And even though the plot is silly, and self-consciously so, it never got tiresome. There's enough wit and out-and-out humor in the dialog to keep me smiling. From singing Biz Markie with an old friend in the car to trying out my new Dubstep Gun, there were numerous moments that had me belly laughing. The game has an incredible mix of different tasks and scenarios, changing from an open world game to a 3D platformer, a 2D tank game, a side-scrolling beat em up, and a Metal Gear Solid-esque stealth game at a breathless pace. It's one thing to lampoon and reference other games, but to do so and actually have it be fun? It almost beggars belief.

The soundtrack isn't nearly as big as GTA or Sleeping Dogs was, but what was there was excellent and eclectic. Several of the soundtrack songs come up during missions, and their obvious reuse does stick out a bit, but hey, Deep Silver doesn't have Rockstar money.

Keith David and Rowdy Roddy Piper are in the game as themselves and also as street gang members. I say that with the utmost of glee.

Ok, fine, maybe this was a game that was just made for me. But if you don't enjoy this, I don't get you.

Nov 13 2013

Statisticians need to see how experimental science really works, then shut up about it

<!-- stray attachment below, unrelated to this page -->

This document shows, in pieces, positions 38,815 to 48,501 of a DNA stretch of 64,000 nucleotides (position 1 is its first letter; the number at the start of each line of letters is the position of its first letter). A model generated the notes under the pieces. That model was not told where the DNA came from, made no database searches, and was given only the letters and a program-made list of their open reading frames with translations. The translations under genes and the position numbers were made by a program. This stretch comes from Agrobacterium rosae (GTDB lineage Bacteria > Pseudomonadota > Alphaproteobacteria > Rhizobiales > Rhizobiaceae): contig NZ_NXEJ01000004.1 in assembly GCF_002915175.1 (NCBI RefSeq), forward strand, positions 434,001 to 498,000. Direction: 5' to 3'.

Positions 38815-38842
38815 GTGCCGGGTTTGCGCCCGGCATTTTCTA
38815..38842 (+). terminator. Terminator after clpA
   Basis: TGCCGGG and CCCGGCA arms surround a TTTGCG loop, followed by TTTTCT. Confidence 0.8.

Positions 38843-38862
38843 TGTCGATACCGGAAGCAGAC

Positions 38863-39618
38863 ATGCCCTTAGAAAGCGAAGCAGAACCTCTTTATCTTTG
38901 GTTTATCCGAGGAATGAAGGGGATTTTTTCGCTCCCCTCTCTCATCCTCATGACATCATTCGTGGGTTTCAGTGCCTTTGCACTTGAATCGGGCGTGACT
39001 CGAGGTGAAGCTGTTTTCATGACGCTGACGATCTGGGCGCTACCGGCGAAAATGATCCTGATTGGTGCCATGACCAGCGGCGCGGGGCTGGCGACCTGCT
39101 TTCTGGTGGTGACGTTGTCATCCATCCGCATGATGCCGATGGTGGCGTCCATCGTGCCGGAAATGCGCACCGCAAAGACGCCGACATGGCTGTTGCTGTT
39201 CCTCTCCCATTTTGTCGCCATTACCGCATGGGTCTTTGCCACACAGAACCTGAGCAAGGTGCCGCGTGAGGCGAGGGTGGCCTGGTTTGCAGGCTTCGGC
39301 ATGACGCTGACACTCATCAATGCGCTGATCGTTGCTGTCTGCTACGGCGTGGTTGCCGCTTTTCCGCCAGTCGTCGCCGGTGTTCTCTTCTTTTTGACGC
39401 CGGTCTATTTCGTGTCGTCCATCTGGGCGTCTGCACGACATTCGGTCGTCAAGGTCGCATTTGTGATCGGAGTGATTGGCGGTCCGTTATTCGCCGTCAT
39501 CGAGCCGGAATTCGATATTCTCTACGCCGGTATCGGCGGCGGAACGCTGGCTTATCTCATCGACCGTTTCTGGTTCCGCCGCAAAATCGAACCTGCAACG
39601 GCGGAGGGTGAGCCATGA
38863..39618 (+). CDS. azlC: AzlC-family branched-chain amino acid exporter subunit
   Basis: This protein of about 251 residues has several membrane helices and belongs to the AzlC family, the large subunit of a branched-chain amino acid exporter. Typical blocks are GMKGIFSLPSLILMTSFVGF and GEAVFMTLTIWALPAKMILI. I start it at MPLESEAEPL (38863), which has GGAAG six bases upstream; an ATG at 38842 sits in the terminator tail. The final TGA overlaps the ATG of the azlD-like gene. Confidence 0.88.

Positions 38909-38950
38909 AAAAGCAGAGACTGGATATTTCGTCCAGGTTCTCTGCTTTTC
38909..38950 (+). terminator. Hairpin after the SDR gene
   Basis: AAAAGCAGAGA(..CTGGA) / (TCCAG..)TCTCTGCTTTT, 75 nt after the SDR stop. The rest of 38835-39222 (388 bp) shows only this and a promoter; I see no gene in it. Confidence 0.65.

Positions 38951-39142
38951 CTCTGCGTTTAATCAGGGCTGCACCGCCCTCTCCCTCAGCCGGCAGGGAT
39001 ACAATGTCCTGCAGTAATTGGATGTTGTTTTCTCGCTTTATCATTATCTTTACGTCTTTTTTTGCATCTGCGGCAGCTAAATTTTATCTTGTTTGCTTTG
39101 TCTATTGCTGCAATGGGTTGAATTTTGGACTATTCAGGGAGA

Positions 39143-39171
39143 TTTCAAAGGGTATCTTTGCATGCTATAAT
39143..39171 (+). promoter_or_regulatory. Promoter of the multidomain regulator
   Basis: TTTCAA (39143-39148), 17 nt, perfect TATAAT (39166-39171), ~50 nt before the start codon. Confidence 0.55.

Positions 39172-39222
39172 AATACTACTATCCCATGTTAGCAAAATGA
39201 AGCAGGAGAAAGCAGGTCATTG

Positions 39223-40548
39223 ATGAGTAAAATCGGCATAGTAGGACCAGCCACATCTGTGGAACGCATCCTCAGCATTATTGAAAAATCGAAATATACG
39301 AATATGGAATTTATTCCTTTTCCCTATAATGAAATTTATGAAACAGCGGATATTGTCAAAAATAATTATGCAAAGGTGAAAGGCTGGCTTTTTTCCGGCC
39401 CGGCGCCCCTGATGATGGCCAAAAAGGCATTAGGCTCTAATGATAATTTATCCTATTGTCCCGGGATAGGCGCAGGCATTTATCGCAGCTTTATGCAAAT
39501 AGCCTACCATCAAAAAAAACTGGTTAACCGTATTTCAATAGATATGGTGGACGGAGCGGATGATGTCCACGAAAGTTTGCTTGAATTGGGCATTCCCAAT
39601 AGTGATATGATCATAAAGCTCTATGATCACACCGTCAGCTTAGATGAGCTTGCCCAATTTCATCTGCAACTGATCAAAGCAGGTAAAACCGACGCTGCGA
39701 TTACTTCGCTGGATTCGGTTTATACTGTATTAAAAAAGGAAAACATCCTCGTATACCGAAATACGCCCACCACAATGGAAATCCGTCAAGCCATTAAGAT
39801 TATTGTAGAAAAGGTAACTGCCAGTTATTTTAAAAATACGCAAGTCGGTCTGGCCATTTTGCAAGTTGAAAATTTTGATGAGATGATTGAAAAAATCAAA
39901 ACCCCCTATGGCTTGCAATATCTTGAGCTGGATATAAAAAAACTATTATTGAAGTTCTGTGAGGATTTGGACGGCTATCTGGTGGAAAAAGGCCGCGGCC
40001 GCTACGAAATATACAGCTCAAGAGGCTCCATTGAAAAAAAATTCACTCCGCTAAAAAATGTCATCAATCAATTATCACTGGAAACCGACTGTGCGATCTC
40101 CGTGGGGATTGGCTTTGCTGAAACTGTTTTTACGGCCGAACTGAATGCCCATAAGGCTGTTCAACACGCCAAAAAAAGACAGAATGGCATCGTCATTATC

This kind of irks me.

The plague of non-reproducibility in science may be mostly due to scientists’ use of weak statistical tests, as shown by an innovative method developed by statistician Valen Johnson, at Texas A&M University in College Station.

The article goes on to specify an amazing new Bayesian test the person invented which shows that scientists are using "risky statistics". Ok, no.

Let's talk turkey for a minute here. This is how an experiment actually goes most of the time:

  1. Your boss has an idea for an experiment. It's based on some prior work which was kind of understood. That's what funding is given out for.
  2. You spend a ridiculous amount of time and energy setting up the equipment, fixing all the electronics, plumbing, and Labview problems.
  3. You do the experiment and see nothing.
  4. You continue fixing things.
  5. You finally get something. You optimize conditions, you collect data.